Postdoc in plant-insect interactions (Washington State University, USA) ~

20 de enero de 2015

Postdoc in plant-insect interactions (Washington State University, USA)

A postdoctoral position is available in the laboratory of David Crowder ( at Washington State University to study insect community ecology and plant-insect interactions in wheat-based cropping systems of eastern Washington. The postdoctoral associate will contribute to a project exploring the impacts of wireworms (Coleoptera: Elateridae) on wheat crops.

Wireworms are soil-dwelling insect pests that can have devastating impacts on yields and economic returns of wheat, barley, and other cereal crops. Preliminary research in our laboratory
suggests that damage caused to wheat plants by wireworms may affect plant
quality, plant defensive responses, and plant vigor and indirectly impact
other pest species such as aphids and weeds. In turn, damage by wireworms
could affect the susceptibility of wheat plants to pathogens such as barley
yellow dwarf virus through plant-mediated mechanisms. Other work in the
laboratory has also begun to explore potential impacts of environmental
variation and climate change (drought, etc.) on wireworm-wheat interactions.
The postdoctoral associate will have significant freedom to develop an
independent research program in this system focusing on these areas or other
aspects of the wireworm-wheat system.

The ideal candidate will have experience with insect ecology and conducting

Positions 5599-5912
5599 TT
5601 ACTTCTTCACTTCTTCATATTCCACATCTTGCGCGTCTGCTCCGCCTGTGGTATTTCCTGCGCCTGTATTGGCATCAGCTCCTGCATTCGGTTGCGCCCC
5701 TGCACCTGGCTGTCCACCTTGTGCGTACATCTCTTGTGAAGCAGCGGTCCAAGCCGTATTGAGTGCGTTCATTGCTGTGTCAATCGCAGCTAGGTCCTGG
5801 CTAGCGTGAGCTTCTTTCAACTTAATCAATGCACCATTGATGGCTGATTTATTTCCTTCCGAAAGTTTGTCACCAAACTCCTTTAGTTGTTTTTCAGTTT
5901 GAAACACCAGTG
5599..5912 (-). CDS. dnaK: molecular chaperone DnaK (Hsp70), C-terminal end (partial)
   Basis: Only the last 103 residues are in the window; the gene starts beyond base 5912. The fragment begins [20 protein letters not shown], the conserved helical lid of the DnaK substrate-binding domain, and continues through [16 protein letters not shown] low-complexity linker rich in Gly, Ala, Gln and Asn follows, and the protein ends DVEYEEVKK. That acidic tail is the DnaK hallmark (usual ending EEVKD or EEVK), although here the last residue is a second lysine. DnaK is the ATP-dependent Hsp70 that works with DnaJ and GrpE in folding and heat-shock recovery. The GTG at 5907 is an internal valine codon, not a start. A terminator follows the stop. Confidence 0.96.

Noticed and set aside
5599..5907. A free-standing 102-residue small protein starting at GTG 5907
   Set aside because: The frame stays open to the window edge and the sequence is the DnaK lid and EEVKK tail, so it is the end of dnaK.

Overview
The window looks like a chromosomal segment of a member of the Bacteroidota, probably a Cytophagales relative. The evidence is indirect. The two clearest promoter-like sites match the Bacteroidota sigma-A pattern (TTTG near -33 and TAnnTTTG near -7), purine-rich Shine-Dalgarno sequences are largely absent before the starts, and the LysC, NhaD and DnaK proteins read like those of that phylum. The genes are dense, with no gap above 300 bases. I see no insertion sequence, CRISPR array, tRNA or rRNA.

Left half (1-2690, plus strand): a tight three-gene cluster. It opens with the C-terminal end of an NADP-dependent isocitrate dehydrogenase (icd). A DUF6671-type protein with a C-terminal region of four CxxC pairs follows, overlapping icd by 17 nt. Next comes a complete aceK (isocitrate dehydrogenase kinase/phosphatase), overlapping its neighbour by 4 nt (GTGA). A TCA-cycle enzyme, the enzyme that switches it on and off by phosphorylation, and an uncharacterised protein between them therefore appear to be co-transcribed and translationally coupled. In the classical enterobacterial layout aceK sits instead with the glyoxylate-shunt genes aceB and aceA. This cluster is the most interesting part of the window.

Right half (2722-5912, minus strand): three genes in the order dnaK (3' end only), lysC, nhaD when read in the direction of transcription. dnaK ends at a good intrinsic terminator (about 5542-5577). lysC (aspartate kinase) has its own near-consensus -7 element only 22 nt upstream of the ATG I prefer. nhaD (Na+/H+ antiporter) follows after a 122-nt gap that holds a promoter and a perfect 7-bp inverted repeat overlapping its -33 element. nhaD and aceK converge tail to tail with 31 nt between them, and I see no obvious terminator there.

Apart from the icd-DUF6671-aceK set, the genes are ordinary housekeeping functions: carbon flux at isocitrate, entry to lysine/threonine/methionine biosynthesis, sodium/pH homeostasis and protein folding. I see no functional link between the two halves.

large-scale field experiments involving insects and plants. Moreover, a
demonstrated record of research productivity (publications, presentations,
etc) from the PhD is expected. Experience working in agricultural
ecosystems, and interest in extension/outreach, is preferred but not required.

The Crowder lab is diverse, with students and postdocs studying plant-insect
interactions, community ecology, integrated pest management, and behavioral
ecology. The lab also provides a strong training and career development
environment for candidates interested in academic positions. The position is
available starting in March or April, and applications will be reviewed as
they are received. The ideal candidate would arrive in the lab in April
prior to the summer field season (May-September), and the latest start date
that would be considered is June 1st. The position is funded through the end
of the summer of 2017 (2+ years), contingent on satisfactory annual progress.

Interested candidates should send an e-mail to containing a
cover letter describing their experiences and potential research
interests/career goals, a current CV, reprints of any relevant research
publications, and names/contact information of three references.

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